Iron ore still falling

Yesterday brought no respite for iron ore. The 12 months swaps market fell another 3.08% to a new low at $117 and Shanghai rebar was down 2.44%. Ore itself fell 1.3% to $145.80.

If you combine this with the dizzying crash of copper, 6% last night to a new correction low, you have to ask what these markets are signaling about the China slowdown.

In less unsettling news, FT Alphaville picked up yesterday’s discussion at MB on the implications of this volatility for the Australian economy.

Houses and Holes

David Llewellyn-Smith is Chief Strategist at the MB Fund and MB Super. David is the founding publisher and editor of MacroBusiness and was the founding publisher and global economy editor of The Diplomat, the Asia Pacific’s leading geo-politics and economics portal.

He is also a former gold trader and economic commentator at The Sydney Morning Herald, The Age, the ABC and Business Spectator. He is the co-author of The Great Crash of 2008 with Ross Garnaut and was the editor of the second Garnaut Climate Change Review.

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  1. The miracle has ended, at least for the time being. The ore market has a a history of bouncing straight back up again after these dramatic falls, so anything is possible.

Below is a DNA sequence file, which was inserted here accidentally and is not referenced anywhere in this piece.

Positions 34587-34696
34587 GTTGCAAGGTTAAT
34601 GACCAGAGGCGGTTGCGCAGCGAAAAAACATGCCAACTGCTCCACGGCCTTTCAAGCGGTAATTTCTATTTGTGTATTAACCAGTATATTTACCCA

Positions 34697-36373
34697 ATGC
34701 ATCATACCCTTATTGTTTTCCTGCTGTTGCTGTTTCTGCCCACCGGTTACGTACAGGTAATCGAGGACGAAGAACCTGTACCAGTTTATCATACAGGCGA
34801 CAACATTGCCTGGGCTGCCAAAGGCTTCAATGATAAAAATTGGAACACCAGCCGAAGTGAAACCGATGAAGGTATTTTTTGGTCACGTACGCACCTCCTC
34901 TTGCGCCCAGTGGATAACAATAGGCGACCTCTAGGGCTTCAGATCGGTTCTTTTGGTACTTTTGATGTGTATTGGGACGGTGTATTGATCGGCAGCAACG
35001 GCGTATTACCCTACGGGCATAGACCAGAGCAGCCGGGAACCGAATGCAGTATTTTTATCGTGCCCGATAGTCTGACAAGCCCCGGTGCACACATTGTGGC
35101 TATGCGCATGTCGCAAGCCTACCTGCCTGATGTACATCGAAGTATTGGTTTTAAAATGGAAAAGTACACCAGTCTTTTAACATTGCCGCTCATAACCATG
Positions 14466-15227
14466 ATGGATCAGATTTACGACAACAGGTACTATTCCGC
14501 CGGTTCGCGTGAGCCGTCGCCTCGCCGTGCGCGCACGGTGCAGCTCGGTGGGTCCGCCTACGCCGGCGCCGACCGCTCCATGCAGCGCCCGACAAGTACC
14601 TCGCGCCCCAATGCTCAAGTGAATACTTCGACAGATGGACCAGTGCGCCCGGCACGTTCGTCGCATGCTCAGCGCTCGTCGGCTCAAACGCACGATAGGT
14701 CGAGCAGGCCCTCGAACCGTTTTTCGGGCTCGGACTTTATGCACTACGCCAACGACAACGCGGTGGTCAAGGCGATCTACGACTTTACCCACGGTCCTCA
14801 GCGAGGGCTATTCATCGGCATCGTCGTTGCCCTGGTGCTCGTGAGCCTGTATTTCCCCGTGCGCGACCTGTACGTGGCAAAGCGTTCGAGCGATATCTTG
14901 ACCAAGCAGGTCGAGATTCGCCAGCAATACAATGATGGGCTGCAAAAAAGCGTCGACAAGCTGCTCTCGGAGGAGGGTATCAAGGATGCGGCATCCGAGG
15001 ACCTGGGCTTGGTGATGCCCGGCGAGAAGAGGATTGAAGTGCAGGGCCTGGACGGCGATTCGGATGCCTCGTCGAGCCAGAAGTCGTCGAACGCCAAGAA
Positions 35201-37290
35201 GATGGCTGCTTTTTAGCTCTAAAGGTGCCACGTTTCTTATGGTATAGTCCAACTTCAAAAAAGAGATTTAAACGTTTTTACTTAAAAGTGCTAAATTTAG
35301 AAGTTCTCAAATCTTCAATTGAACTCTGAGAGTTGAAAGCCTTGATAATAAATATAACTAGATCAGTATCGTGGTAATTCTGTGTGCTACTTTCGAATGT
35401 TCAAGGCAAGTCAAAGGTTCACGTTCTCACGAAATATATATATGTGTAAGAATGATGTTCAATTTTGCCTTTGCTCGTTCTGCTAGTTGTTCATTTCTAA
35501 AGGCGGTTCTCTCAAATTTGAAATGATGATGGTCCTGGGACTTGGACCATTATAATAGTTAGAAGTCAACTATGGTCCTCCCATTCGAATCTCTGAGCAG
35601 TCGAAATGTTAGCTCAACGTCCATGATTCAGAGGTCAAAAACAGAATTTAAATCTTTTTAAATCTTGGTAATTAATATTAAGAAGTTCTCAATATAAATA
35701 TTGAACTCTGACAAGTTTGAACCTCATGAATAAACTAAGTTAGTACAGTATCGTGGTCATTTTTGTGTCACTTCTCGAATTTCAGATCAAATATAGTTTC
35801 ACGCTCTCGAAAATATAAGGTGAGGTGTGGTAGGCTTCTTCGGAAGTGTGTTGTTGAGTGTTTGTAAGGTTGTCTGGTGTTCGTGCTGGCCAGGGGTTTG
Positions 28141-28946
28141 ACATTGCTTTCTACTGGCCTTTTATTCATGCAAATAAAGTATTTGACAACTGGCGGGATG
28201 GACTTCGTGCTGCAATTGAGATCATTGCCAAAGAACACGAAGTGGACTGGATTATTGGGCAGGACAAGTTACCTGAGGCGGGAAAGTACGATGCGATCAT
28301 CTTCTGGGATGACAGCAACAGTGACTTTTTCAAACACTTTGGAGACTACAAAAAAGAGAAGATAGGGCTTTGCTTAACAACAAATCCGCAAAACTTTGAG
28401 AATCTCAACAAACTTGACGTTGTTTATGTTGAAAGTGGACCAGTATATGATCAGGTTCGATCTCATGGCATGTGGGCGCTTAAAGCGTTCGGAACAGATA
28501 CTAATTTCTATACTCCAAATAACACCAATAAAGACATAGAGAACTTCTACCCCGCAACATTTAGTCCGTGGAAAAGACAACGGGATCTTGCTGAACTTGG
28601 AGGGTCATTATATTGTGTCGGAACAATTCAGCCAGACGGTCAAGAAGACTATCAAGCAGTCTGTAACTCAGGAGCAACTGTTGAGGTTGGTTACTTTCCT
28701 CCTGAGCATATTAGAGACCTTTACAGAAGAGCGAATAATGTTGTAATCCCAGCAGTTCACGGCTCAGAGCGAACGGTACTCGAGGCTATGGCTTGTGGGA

Fanboy, when do you get worried? $120? $100? $80?

    • 1. Iron ore prices were much lower than now last year. In your words the miracle ended at least for the time being mid last year as well.

      2. As you point out it has a history of bouncing back pretty rapidly so it would be a brave to call this a permanent correction but clearly steel makers need to see things more rosy before we see a recovery in the price.

      3. Iron ore is still profitable at $120, $100, $80. Reasonable valuations over the next 3-4 years would/should have priced iron ore probably about where it is now rather than the peak prices. Having said that I have noticed that prior to the GFC when prices were high, bank analysts tended to under estimate future prices whereas now they are tending to expect prolonged upper range prices. In other words in the past they were too conservative now they are probably too optimistic. I still like iron ore stocks after they fall further with this correction.

      • Iron ore prices were much lower than now last year

        Yeah, but only very briefly around July.

        This downturn looks more serious than the 2010 “soft patch”. In mid-2010 the ERCI was calling “no recession”, this time they’ve called a recession. In mid-2010 Europe looked like it could still muddle through, and China was still on the upswing.

        Of course iron ore producers will still be profitable at $80 or less, but you can make a lot less profit at $80 than $180, and surely some of that froth was built into the miners share prices?

      • I have noticed that prior to the GFC when prices were high, bank analysts tended to under estimate future prices whereas now they are tending to expect prolonged upper range prices. In other words in the past they were too conservative now they are probably too optimistic.

        It’s simple inertia – people see a trend line and they keep expecting to see it. That’s why I slightly mistrust technical analysis when it is done without context or taking mob behaviour into account.